Read more by Bill Hammond

You may also like

82 Questions Hochul’s Pandemic Report Should Answer

This is the month when New Yorkers are due to finally receive an official report on the state's response to the Covid-19 pandemic, one of the deadliest disasters in state history. T Read More

The Real Lack of Courage Driving NYC Congestion Pricing

Governor Hochul is taking heat after postponing the state’s years-old plan to charge drivers to enter lower Manhattan. As critics slam her for lacking “political courage,” it’s an appropriate time to examine some of the underlying issues that congestion pricing was meant to indirectly mitigate—because many if not most advocates were afraid to touch those issues themselves. And if congestion pricing proponents are to be taken at their word about their concern for MTA finances, or traffic, or air quality, they must show some of the same courage they’ve accused the governor of lacking. Read More

To Encourage Recycling, Pols Move To Trash The Legislature

New York state lawmakers in recent years have surrendered some of their policymaking and taxing powers to the executive branch. With the 2024 legislative session coming to close, they’re poised to go even further and turn those powers over to an organization outside of government entirely. Read More

Lawmakers Seek To Revive a $10 Fee for Prescriptions That Was Dropped by DFS

A plan to require a $10.18 "dispensing fee" for filling drug prescriptions is back on the table in Albany – this time in the form of legislation rather than regulation. The Read More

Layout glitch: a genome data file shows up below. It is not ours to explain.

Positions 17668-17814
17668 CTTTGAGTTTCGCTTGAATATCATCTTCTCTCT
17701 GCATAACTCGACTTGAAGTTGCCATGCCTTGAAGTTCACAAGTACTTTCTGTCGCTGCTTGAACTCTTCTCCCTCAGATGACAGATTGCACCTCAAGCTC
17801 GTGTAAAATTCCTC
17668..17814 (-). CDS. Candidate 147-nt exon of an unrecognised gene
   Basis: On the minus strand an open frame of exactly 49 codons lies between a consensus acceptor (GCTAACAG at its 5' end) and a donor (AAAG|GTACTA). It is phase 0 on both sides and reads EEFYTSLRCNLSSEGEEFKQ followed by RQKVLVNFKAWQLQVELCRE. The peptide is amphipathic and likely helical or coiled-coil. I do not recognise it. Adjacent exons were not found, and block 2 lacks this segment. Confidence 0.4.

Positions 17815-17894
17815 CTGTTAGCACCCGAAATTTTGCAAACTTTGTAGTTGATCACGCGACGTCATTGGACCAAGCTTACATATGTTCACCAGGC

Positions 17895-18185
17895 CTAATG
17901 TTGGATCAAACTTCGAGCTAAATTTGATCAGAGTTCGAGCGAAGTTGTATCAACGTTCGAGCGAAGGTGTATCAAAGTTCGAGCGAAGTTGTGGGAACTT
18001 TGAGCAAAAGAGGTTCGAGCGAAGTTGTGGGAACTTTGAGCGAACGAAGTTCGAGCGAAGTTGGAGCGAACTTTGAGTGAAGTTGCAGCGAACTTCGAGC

Running Over Taxpayers: Legislature Speeding to Protect Cadillac Benefits for NYC Retirees

Bills designed to block any change to retiree health coverage for state and local public employees have been introduced repeatedly by legislators in both parties over the past 30 years. But the latest statewide “anti-diminution” measure, inspired by an ongoing controversy in New York City, would be the broadest and most costly yet—and more than two-thirds of state lawmakers are supporting it. Read More

How a Medicaid ‘Cut’ Could Lead to More Unionization of Home Care Aides

A money-saving maneuver in the newly enacted Medicaid budget could end up increasing costs in the long term – by paving the way for more unionization of the state's burgeoning home health workforce. Read More

Eight in 10 New York towns and cities have lost population since 2020

Filling in more details of New York's ongoing demographic decline, the Census Bureau has just released updated local population estimates showing that 80 percent of the state's towns and cities have lost residents since 2020. In addition to New York Ci Read More

Sales tax receipts are signaling slow growth in most of New York State

After rising sharply with an extra push from the inflation surge of 2022, sales tax receipts in New York grew much more slowly during the first four months of this year, according to from state Comptroller Thomas DiNapoli's office. Statewide sales tax Read More